Taylor was a salaried employee with General Motors, beginning employment in 1959, working as a fifth level engineering analyst with the Fisher Body Division. In September of that year he was promoted to a sixth level quality control analyst, and in March 1960 was once again promoted to a seventh level senior engineer. At this time he was transferred to the Chevrolet central office.
In 1960, plaintiff entered into an employee contract which provided in part:
2. The Employe acknowledges that his employment under this agreement is from month to month only on a calendar month basis.
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6. The employer and the Employe acknowledge that there are no other arrangements, agreements, or understandings, verbal or in writing, regarding same and that any modification or amendment hereof, other than a cancellation and replacement hereof by another written form of agreement, must be endorsed hereon in writing and initialed by both the Employe and the Employer.
The following month plaintiff was given an employee handbook entitled "Working With General Motors." This handbook outlined General Motor's policy of promoting from within, and also stated General Motor's "open door" policy. In essence, this latter policy is best summarized in the handbook as follows:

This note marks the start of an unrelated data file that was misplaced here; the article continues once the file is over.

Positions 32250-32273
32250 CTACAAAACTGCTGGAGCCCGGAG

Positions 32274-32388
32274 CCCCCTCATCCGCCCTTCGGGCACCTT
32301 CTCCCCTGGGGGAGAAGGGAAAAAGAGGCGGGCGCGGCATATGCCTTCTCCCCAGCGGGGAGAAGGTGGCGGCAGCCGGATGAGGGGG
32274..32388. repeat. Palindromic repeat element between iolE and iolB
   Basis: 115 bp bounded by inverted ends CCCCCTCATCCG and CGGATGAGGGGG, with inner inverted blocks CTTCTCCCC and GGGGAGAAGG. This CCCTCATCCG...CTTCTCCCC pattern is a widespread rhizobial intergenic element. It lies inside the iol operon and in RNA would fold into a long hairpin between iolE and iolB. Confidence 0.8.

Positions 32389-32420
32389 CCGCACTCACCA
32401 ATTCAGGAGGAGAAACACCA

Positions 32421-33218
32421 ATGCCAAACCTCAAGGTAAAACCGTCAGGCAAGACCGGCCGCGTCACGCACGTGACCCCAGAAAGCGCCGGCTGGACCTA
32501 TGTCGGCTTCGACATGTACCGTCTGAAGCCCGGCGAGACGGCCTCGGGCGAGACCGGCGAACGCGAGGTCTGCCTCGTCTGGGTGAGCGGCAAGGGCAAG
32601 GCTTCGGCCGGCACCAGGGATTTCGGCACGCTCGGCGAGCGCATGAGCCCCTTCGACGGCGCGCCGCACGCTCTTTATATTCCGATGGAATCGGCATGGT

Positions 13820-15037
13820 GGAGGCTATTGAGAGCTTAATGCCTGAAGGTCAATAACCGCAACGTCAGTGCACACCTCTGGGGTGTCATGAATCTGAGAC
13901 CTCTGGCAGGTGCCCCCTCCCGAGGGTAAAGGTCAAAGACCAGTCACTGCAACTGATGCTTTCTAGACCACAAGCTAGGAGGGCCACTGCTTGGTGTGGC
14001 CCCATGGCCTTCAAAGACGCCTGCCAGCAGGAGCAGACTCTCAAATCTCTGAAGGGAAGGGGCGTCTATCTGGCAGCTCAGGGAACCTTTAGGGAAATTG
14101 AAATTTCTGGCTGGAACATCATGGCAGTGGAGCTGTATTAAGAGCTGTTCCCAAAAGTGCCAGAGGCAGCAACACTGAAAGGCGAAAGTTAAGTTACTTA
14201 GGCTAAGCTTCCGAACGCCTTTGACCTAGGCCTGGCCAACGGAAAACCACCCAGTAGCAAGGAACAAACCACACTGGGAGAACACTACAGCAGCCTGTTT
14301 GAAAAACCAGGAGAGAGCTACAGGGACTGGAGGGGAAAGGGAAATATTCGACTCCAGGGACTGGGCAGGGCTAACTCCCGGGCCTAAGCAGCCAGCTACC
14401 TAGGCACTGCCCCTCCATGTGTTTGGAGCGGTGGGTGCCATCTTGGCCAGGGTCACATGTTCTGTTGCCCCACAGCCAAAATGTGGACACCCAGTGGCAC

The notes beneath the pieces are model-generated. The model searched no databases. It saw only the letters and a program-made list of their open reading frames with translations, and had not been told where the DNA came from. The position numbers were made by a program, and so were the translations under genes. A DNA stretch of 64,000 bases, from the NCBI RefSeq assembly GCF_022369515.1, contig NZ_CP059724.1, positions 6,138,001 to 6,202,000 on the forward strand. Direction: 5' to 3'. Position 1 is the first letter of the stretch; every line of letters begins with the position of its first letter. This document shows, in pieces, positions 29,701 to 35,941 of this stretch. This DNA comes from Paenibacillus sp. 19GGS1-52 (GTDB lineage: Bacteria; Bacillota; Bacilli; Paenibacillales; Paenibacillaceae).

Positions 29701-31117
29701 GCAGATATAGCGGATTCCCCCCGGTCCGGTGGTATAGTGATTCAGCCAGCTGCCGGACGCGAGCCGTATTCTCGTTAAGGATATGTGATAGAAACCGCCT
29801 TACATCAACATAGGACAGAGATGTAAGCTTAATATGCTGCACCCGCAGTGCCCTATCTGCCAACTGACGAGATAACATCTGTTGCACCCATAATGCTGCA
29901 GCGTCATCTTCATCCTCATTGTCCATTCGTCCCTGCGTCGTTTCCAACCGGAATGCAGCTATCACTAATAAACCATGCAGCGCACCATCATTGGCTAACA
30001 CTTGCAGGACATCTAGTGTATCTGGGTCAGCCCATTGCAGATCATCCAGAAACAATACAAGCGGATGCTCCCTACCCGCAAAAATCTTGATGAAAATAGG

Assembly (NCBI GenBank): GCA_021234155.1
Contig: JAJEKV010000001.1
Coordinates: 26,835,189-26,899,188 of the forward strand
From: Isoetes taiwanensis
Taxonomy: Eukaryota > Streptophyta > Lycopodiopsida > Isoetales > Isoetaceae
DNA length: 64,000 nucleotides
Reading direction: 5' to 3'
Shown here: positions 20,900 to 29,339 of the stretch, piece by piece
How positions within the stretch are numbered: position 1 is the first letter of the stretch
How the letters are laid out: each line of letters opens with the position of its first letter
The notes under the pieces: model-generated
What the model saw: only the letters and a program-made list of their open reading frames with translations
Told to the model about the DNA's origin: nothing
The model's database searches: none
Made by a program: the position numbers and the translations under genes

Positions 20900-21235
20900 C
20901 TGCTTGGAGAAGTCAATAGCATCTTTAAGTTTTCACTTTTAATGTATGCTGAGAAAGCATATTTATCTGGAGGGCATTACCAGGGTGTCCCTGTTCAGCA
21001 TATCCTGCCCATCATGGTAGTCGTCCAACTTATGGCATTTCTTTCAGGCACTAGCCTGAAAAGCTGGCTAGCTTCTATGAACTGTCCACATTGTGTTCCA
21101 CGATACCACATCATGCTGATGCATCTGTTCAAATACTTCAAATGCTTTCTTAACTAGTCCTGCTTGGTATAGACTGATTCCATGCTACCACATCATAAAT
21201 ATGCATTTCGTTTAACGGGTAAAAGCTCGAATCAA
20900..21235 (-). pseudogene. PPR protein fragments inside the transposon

In general terms, the policy is simply an attitude of fair and friendly consideration for each individual's viewpoint. More specifically, it invites you to express yourself freely to your supervisor about your job or about General Motors policies. If you have a problem, a misunderstanding or a request, talk to your supervisor about it. If he is not able to give you a satisfactory answer, he will arrange for your problem to be taken to the proper authority--your general supervisor, the Personnel Department, your General Manager or his designated representative, or, in unusual cases, the General Motors Central Office in Detroit.
In 1961, while visiting a General Motors facility in Framingham, Massachusetts, plaintiff was involved in an automobile accident. As a result of this accident, plaintiff was treated for back, neck, and leg pain, and he took a two to three week leave of absence from work. Following this accident plaintiff began receiving Blue Cross/Blue Shield benefits, which were halted when the insurer learned that plaintiff's accident was work-related. Thereafter plaintiff sought compensation from General Motors.